Decentralized by design: When should we consider ditching exclusive radial bus routes?

By Mary Ebeling
In the past, development and commute patterns required transit—bus or rail—to bring commuters into densely developed central cities. However, over the last 50 years, many metropolitan areas in the U.S. experienced a decentralized urban settlement and growth into less dense outer suburbs. This trend resulted in the dispersal of residential development and distribution of employment centers outside of a city’s traditional central business district. Simultaneously, many central business districts have retained essential services and moderate levels of employment, creating a need for transit to serve both urban core and exurban destinations. Additionally, significant populations in the urban core require transit to access jobs outside of the downtown district. Without an adequate response to this phenomenon, transit can’t bring riders where they need to go efficiently and conveniently.
Metropolitan bus systems that respond to today’s commuter needs thrive and even attract “choice” ridership. This change does not come without pain, as successful adjustments often require a major retooling of the route system to provide “multi-destination” service. Often, as in the case with Tallahassee’s STAR Metro, changes require maintaining service to the central business district while simultaneously providing a new network to residential and employment centers outside of the historic downtown. But the focus becomes connecting destinations rather than funneling riders to a CBD.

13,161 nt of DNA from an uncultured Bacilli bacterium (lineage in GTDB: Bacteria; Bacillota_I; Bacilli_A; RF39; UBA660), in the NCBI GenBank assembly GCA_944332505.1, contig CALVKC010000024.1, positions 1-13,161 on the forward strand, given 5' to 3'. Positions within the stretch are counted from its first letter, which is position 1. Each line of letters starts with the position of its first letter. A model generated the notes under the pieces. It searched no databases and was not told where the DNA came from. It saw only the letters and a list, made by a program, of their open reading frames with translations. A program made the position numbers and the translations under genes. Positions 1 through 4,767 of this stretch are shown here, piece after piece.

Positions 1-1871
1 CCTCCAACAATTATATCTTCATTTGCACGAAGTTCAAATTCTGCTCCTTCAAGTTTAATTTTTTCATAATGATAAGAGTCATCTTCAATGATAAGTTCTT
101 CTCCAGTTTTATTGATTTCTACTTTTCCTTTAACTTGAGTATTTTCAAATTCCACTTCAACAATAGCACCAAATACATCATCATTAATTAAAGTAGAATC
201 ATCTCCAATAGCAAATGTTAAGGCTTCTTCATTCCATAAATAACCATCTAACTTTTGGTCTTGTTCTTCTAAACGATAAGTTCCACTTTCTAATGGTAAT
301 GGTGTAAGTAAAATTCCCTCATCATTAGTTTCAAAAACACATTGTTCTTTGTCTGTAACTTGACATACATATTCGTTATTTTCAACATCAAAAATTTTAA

Bus systems that successfully transition from a rotary or hub-and-spoke route structure to a more diversified system have several characteristics in common. They:

  • Maintain service in the CBD while reconfiguring the route structure on the periphery to capture suburban ridership and employment destinations;
  • Create meaningful connections between rail and bus service, recognizing that many choice transit riders may begin their transit journey by train, but complete that journey by bus;
  • Improve headways and travel times;
  • Work with major employers to develop “metro-commute options”;
  • Design stops and transfer points to be appealing and convenient, including benches and bike racks to support multiple modes of arrival at the stop;
  • Embrace new technologies such as digital displays at stops, Google trip planning, and smart phone applications with bus arrival times;
  • Construct transit priority lanes or other facilities to move buses through congested areas more efficiently; and
  • Install equipment on buses and traffic lights that will give buses a little more time to get through a light, thus improving travel times.

Transit systems may not need to incorporate every one of the listed strategies into a restructuring effort to be successful and attract choice riders, but systems must make thoughtful changes based on data-driven policy decisions about how to serve the population in the most effective manner. By making well-informed choices on route and service structures that take people to jobs and other destinations, a modern transit system truly will aid in the prosperity of the communities it serves. As Jarrett Walker notes in his blog, Human Transit, “Great transit lines succeed to the extent that many different kinds of people with different situations and purposes find them useful.”
Mary Ebeling is a Transportation Policy Analyst with SSTI.